Clayhanger, by Arnold Bennett

Chapter Twelve.

The Top of the Square.

In making the detour through the Cock Yard to reach Saint Luke’s Square again at the top of it, the only members of the Orgreave clan whom they encountered were Jimmie and Johnnie, who, on hearing of the disappearance of their father and Janet, merely pointed out that their father and Janet were notoriously always getting themselves lost, owing to gross carelessness about whatever they happened to be doing. The youths then departed, saying that the Bursley show was nothing, and that they were going to Hanbridge; they conveyed the idea that Hanbridge was the only place in the world for self-respecting men of fashion. But before leaving they informed Edwin that a fellow at the corner of the Square was letting out rather useful barrels on lease. This fellow proved to be an odd-jobman who had been discharged from the Duke of Wellington Vaults in the market-place for consistently intemperate language, but whose tongue was such that he had persuaded the landlord on this occasion to let him borrow a dozen stout empty barrels, and the police to let him dispose them on the pavement. Every barrel was occupied, and, perceiving this, Edwin at once became bold with the barrel-man. He did not comfortably fancy himself perched prominent on a barrel with Hilda Lessways by his side, but he could enjoy talking about it, and he wished to show Hilda that he could be as dashing as those young sparks, Jimmie and Johnnie.

“Now, mester!” shouted the barrel-man thickly, in response to Edwin’s airy remark, “these ’ere two chaps’ll shunt off for th’ price of a quart!” He indicated a couple of barrel-tenants of his own tribe, who instantly jumped down, touching their soiled caps. They were part of the barrel-man’s machinery for increasing profits. Edwin could not withdraw. His very cowardice forced him to be audacious. By the time he had satisfied the clawing greed of three dirty hands, the two barrels had cost him a shilling. Hilda’s only observation was, as Edwin helped her to the plateau of the barrel: “I do wish they wouldn’t spit on their money.” All barrels being now let to bona fide tenants and paid for, the three men sidled hastily away in order to drink luck to Sunday schools in the Duke of Wellington’s Entire. And Edwin, mounting the barrel next to Hilda’s, was thinking: “I’ve been done over that job. I ought to have got them for sixpence.” He saw how expensive it was, going about with delicately nurtured women. Never would he have offered a barrel to Maggie, and even had he done so Maggie would assuredly have said that she could make shift well enough without one.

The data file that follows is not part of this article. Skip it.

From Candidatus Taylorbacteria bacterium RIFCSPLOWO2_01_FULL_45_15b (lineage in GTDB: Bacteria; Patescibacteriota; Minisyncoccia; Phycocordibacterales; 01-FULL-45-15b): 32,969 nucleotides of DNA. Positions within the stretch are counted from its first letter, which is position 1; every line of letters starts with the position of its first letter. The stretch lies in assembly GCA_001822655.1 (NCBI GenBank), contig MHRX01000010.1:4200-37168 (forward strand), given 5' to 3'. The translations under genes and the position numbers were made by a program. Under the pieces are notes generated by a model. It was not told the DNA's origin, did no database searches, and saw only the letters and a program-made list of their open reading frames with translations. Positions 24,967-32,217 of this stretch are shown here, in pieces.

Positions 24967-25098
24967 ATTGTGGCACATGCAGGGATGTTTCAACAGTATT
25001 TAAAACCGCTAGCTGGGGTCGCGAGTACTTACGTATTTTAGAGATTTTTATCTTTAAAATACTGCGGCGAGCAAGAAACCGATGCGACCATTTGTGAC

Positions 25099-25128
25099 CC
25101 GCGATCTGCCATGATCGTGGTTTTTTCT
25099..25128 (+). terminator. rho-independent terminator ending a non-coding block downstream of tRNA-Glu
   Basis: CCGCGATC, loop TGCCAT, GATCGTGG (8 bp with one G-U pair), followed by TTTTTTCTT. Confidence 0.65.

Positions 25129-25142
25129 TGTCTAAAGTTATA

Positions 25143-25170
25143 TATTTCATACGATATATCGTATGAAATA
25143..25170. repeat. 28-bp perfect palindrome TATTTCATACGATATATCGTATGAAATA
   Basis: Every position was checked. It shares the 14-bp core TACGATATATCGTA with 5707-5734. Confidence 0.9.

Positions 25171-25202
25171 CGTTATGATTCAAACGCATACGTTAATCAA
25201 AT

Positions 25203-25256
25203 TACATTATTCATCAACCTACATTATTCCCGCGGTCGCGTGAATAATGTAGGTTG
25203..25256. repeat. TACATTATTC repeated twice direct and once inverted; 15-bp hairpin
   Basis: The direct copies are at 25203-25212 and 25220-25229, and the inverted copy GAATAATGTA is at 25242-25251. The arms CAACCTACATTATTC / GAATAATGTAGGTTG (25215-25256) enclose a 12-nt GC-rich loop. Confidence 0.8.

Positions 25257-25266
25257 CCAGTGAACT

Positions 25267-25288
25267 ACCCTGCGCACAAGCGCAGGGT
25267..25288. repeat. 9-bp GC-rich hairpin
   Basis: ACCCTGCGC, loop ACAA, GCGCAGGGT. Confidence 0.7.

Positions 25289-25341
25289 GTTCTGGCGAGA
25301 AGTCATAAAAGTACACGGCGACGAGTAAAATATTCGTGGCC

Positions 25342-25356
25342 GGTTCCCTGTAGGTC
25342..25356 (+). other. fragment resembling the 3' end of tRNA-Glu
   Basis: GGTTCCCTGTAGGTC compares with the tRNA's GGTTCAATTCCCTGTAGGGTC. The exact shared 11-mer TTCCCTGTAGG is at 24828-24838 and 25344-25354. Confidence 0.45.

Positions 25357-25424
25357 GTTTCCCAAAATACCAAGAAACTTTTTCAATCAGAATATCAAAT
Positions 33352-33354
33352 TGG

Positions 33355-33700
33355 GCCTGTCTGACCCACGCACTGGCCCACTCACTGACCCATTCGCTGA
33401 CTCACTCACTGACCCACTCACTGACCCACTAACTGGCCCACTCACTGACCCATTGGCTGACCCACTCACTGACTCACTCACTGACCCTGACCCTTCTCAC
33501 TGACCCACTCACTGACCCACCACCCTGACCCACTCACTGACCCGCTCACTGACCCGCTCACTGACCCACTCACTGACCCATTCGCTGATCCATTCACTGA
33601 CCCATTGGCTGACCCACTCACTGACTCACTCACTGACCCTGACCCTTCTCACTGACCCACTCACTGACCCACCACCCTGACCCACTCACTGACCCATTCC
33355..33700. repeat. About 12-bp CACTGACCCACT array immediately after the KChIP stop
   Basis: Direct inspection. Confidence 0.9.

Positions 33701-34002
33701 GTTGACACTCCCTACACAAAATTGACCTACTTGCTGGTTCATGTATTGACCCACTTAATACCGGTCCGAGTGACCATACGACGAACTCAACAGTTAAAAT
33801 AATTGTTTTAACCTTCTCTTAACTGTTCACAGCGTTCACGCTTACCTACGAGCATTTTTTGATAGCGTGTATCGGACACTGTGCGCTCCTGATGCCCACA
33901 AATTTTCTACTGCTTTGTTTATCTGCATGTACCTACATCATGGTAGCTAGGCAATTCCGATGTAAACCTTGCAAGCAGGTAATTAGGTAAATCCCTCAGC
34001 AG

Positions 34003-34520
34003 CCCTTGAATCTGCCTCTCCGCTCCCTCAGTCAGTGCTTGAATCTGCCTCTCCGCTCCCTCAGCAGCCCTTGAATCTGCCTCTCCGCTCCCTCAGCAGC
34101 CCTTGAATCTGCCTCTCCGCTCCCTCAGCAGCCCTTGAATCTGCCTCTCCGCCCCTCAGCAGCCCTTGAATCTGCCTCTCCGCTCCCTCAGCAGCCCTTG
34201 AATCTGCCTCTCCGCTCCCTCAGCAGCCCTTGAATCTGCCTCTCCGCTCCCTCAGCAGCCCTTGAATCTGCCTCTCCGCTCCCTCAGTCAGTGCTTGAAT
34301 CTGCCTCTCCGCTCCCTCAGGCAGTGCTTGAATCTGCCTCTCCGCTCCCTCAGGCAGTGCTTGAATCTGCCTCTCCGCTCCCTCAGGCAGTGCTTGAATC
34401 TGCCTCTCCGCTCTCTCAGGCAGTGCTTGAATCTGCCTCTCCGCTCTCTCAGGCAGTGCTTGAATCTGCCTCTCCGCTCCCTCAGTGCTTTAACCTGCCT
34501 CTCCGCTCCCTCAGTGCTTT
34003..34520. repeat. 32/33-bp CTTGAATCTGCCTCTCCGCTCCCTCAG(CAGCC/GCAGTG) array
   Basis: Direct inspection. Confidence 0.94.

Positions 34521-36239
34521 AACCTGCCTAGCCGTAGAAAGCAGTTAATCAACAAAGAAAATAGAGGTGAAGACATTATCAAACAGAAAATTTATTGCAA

“It’s simply perfect for seeing,” exclaimed Hilda, as he achieved her altitude. Her tone was almost cordial. He felt surprisingly at ease.


The whole Square was now suddenly revealed as a swarming mass of heads, out of which rose banners and pennons that were cruder in tint even than the frocks and hats of the little girls and the dresses and bonnets of their teachers; the men, too, by their neckties, scarves, and rosettes, added colour to colour. All the windows were chromatic with the hues of bright costumes, and from many windows and from every roof that had a flagstaff flags waved heavily against the gorgeous sky. At the bottom of the Square the lorries with infants had been arranged, and each looked like a bank of variegated flowers. The principal bands — that is to say, all the bands that could be trusted — were collected round the red baize platform at the top of the Square, and the vast sun-reflecting euphoniums, trumpets, and comets made a glittering circle about the officials and ministers and their wives and women. All denominations, for one day only, fraternised effusively together on that platform; for princes of the royal house, and the Archbishop of Canterbury and the Lord Mayor of London had urged that it should be so. The Primitive Methodists’ parson discovered himself next but one to Father Milton, who on any other day would have been a Popish priest, and whose wooden substitute for a wife was the queen on a chessboard. And on all these the sun blazed torridly.